WASHINGTON – President Obama's newfound, and welcome, backbone on tax policy and the so-called fiscal cliff was made in Brooklyn. The White House has now signaled that the president will veto any bill that does not allow the Bush-Cheney tax cuts for the rich to expire Dec. 31.
Obama's move came only days after Sen. Charles E. Schumer, D-N.Y., made a riveting speech at the National Press Club in which he said Congress, and Democrats in particular, should freeze the top income tax Clinton-era rate of about 40 percent.
Schumer, the Senate's third-ranking Democrat and a member of the Finance Subcommittee on Taxation, said bipartisan negotiations that would lower top rates in an overall tax reform bill are no more than “happy talk.” The senator's stand is a sobering dose of reality that required no small amount of courage. The lobbying and publicity engines of Wall Street, which is a big constituency of Schumer, has been firing louder and louder cherry bombs about an economic catastrophe they say will occur if the decade-old “temporary” tax cuts expire.
In this campaign, Wall Street is behaving no more responsibly than it was in its recklessness of 2005-2009 that worsened the Great Recession. Investors' eyes ought to be fixed instead on the larger calamity that Schumer sees. And that is the failure of the government to make meaningful reductions in the deficit and the $16 trillion national debt.
Schumer's intervention was timely, but not from just a political standpoint. The government revealed last Thursday it is borrowing 43 cents for every dollar it spends. Economist Ted P. Schmidt of Buffalo State College noted that heavy borrowing always takes place in down economies, and he lays much of the blame for the deficits on the Bush-Cheney tax cuts.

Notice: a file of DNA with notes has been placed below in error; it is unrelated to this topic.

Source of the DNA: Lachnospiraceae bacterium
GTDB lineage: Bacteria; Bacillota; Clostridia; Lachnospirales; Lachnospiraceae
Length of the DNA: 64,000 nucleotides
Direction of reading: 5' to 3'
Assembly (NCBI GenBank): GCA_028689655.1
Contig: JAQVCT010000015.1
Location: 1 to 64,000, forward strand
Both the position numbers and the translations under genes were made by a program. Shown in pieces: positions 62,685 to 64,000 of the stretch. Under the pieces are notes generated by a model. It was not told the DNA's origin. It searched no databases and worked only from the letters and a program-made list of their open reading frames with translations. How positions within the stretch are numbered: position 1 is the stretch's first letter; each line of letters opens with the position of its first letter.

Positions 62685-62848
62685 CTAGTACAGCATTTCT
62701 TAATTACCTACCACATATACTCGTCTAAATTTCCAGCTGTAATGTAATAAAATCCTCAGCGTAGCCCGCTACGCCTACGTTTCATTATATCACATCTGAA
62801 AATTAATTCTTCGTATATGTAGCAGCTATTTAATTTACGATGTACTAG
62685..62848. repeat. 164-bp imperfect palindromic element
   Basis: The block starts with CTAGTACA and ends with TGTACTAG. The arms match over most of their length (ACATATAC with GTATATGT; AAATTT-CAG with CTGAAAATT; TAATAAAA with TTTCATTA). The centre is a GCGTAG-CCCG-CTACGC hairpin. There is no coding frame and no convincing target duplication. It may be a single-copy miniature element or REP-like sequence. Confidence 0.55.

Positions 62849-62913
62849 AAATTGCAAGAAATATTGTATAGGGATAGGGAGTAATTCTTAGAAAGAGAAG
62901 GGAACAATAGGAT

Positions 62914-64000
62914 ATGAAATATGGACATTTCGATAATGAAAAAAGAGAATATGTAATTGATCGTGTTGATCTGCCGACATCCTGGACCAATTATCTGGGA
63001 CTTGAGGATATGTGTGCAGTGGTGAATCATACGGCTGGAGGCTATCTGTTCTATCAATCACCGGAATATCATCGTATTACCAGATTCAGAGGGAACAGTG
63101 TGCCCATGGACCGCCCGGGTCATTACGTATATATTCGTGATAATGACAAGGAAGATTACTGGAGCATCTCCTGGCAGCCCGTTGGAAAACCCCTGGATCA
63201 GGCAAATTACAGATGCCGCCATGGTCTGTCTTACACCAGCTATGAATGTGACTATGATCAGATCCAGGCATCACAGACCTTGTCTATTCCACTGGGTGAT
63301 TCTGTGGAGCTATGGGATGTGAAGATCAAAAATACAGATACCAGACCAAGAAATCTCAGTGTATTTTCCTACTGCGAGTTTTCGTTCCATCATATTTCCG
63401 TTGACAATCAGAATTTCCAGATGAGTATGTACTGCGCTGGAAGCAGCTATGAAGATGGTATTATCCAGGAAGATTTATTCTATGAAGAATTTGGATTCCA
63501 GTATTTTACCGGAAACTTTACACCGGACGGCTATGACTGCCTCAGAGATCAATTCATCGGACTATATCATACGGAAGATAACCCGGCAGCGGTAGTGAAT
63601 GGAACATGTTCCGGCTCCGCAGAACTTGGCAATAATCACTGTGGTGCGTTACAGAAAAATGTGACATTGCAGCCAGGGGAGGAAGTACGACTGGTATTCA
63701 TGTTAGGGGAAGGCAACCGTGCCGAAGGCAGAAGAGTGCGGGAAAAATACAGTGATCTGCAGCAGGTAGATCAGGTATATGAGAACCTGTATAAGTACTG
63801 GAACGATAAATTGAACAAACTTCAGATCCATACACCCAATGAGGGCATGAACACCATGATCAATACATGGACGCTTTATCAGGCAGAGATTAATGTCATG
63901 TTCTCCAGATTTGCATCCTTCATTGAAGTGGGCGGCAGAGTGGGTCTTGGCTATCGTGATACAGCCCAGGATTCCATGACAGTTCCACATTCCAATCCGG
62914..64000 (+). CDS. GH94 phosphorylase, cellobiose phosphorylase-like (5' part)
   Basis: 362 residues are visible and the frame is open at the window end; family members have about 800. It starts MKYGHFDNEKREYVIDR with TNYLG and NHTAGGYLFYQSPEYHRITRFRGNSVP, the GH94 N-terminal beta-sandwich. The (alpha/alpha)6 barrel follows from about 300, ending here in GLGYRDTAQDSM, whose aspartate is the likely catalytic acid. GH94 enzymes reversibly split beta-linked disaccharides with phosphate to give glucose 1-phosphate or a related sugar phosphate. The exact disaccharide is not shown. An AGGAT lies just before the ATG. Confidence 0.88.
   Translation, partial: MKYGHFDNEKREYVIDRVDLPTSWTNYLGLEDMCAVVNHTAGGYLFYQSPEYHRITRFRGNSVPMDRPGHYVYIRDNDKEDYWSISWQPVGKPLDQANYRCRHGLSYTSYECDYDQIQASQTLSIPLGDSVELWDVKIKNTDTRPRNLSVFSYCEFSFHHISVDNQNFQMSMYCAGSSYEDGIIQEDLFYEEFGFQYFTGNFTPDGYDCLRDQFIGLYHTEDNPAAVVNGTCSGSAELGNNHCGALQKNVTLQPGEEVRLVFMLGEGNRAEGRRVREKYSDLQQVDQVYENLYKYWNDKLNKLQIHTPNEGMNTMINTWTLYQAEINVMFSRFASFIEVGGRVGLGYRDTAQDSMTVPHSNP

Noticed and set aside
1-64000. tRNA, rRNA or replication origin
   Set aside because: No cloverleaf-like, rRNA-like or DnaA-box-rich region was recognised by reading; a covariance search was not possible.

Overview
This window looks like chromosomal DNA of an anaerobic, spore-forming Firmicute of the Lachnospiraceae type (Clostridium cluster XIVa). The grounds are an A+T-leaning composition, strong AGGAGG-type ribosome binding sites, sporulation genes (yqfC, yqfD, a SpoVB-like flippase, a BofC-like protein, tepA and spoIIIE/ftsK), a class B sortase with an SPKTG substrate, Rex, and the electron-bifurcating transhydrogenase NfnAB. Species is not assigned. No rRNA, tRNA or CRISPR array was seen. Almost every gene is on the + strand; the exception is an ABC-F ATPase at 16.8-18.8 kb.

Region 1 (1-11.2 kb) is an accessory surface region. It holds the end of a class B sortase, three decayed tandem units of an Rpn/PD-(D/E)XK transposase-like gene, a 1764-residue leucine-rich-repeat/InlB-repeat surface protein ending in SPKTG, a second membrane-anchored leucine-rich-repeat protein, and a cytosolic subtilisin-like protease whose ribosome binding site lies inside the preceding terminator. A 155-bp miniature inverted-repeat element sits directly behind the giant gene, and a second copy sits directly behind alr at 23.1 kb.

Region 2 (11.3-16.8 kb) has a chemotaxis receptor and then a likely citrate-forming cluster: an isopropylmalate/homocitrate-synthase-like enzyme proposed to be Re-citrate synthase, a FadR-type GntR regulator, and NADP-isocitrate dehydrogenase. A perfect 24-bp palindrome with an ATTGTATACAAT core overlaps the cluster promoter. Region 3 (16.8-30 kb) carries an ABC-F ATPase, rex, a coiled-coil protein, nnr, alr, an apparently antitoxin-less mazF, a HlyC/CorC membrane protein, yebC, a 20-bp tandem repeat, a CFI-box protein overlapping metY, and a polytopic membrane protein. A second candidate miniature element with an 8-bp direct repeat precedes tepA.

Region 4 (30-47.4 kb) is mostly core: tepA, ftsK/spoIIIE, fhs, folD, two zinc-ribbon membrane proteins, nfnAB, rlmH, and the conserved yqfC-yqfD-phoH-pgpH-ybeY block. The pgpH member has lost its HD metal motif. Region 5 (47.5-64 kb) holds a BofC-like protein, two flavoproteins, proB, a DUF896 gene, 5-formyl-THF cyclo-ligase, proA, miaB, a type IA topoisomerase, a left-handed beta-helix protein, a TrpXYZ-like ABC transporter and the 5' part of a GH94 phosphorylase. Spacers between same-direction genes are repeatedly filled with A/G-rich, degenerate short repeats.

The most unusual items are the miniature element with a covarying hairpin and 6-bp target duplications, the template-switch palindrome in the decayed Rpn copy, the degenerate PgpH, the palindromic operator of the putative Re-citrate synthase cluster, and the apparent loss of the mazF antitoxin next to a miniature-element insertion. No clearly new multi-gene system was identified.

Very true. But this level of borrowing is historic and unsustainable.
Some commentators said Schumer's speech was a feint “from the left.” But it wasn't. Schumer agreed with Republicans that the corporate tax rate should be reduced, and he offered to discuss reforms in Medicare, the health insurance program. Schumer's main thrust was very similar to British Prime Minister David Cameron's speech to his Conservative Party last week when Cameron asked: What happens when people stop lending us money?
So Schumer's argument is more truly conservative than that of Republican presidential nominee Mitt Romney. He blithely campaigns for continued tax cuts for the rich, no big cuts in income support and greater spending on the military.
The core of Schumer's case is that the government suffers from epochal lows in tax revenues. Closing tax loopholes, as in the 1986 reform, won't do the job. Conditions have changed. He also cited a report from the non-partisan Congressional Research Service that said marginal changes in tax rates do not curb prosperity. The booms that took place after the tax increases of 1983 and 1993 prove this.
Republicans, including vice presidential nominee Paul Ryan, are willing to risk the nation's fiscal health on keeping a lousy four points in the tax rate for their richest friends.
Schumer's speech came on the heels of his announcement that he has persuaded Homeland Security Secretary Janet Napolitano to favorably consider prescreening incoming Peace Bridge trucks in Canada. This is a remarkable turn-around from her earlier opposition that was footed in hardened concrete. It is a testament to Schumer's energy and persistence. Where does it come from?
“God gave me a lot of energy,” Schumer said. “When I was running a mimeograph machine [in Brooklyn] to raise money to help my family, I swore that I would get a job I loved. I love this job!”